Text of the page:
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Women outnumber men in a graduating class of engineers—for the first time ever
Jul 08, 2016 | by Jaime Gordon | USA Today
This year, Dartmouth made history by being the first national research university to award more undergraduate degrees in engineering to women than men.
The class of 2016 at Dartmouth’s Thayer School of Engineering was 54% female, according to their website.
It’s notable because it’s a first for Dartmouth, but it also goes way beyond that — overall, women are drastically outnumbered by men in engineering. According to Georgia Tech, nationally, women make up only 17% of undergraduate engineers.
Joseph Helble, dean of the Thayer School, said that Dartmouth has experienced consistent growth in its proportion of female engineers over the last 20 years.
“We believe our overall approach to engineering, and engineering education, is what is attracting women to our program,” Helble said. “Our program places a premium on hands-on, project-based learning, from the very first engineering class. And we provide all Dartmouth students the opportunity to take entry-level design classes alongside engineering majors.”
Kelsey Kittelsen, a rising senior in Thayer, agreed with Helble, saying that the project-based curriculum was one of the main reasons she came to Dartmouth’s engineering school. Kittelsen also noted the school’s academic culture as a possible draw factor for many women.
“The whole environment is extremely collaborative, with an emphasis on [cooperation] rather than competition between students,” Kittelsen said. “That’s also a reason it’s such a sought-after program by men and women. It creates a very supportive environment.”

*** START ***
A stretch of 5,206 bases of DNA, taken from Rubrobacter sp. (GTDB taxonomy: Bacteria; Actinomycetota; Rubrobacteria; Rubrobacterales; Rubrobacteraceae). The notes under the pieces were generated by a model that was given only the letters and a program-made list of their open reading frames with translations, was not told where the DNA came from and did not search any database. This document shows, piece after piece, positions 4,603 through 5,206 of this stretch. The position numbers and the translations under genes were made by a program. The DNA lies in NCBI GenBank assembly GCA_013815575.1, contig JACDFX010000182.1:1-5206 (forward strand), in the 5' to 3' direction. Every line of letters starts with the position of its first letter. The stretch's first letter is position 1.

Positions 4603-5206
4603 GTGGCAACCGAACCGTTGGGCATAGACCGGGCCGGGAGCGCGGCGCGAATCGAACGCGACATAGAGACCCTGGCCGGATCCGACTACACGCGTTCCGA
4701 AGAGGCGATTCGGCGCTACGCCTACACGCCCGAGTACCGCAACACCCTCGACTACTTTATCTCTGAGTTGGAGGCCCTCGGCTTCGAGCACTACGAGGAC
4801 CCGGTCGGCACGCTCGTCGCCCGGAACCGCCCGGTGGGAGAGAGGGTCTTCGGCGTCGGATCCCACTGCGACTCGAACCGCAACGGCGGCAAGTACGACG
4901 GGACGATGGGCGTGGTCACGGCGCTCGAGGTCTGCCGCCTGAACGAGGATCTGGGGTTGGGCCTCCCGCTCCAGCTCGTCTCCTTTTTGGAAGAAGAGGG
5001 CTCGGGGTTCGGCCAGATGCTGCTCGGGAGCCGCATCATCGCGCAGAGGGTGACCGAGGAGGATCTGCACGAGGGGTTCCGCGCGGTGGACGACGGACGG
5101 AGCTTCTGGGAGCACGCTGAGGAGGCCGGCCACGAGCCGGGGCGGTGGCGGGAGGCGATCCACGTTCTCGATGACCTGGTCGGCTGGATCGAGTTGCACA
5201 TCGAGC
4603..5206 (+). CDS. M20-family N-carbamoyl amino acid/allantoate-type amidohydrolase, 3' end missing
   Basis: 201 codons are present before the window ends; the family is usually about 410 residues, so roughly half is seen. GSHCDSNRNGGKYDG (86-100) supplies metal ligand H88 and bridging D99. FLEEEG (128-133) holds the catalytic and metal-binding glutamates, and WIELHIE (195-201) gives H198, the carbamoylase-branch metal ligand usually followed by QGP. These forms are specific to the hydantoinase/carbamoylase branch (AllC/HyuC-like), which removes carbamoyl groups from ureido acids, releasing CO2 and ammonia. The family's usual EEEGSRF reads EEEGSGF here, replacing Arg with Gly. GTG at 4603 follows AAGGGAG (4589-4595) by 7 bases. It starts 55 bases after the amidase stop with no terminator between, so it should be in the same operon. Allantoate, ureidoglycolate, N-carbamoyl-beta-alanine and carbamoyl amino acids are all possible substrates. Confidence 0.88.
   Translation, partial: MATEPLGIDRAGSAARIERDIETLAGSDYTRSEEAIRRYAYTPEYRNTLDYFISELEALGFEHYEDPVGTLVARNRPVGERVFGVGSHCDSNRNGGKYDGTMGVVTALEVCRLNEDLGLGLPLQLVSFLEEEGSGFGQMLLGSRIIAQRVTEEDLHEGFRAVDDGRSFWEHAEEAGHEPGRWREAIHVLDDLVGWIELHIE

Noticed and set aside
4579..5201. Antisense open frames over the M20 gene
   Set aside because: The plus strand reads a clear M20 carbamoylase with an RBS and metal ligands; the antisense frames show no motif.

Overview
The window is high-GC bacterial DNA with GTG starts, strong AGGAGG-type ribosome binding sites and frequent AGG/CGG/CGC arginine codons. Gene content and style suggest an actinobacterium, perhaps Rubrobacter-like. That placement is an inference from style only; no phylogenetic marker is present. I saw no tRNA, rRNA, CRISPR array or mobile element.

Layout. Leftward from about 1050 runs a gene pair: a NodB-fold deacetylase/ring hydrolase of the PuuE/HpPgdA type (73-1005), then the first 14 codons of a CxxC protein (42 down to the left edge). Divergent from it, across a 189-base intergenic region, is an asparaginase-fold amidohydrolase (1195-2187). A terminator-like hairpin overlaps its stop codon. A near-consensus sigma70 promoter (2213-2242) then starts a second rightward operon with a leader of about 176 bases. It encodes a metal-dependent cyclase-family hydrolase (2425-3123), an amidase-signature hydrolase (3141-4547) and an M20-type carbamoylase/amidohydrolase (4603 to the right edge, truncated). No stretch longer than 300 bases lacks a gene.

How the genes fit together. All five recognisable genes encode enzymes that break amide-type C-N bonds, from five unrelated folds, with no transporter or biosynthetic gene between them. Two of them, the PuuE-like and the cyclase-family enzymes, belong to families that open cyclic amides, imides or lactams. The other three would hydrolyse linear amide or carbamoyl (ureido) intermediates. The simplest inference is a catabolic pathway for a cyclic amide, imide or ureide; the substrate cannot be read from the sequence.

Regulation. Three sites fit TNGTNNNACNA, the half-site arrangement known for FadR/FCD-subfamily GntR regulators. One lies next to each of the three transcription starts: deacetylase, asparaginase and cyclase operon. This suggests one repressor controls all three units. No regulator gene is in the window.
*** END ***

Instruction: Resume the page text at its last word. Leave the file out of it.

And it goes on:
Helble noted that Dartmouth’s strong mentorship programs and the 25-year-old WISP (Women in Science Project) — which focuses on providing one-on-one research opportunities and mentoring to first year students interested in STEM fields — could contribute to Thayer’s desirability.
Stephanie Emenyonu, a member of Thayer’s Class of 2016 and a former WISP participant, said the program solidified her interests in academia and research. Emenyonu also cited the positive influence of the National Society of Black Engineers and Dartmouth’s liberal arts approach to engineering as important parts of her experience in Thayer.
“The engineering program allowed me to explore many fields, then hone into what I really like,” Emenyonu said. “I think that’s one of the strong points that keeps all types of engineers in the program: the ability to explore a little, as opposed to just staying on a rigorous path for four years.”
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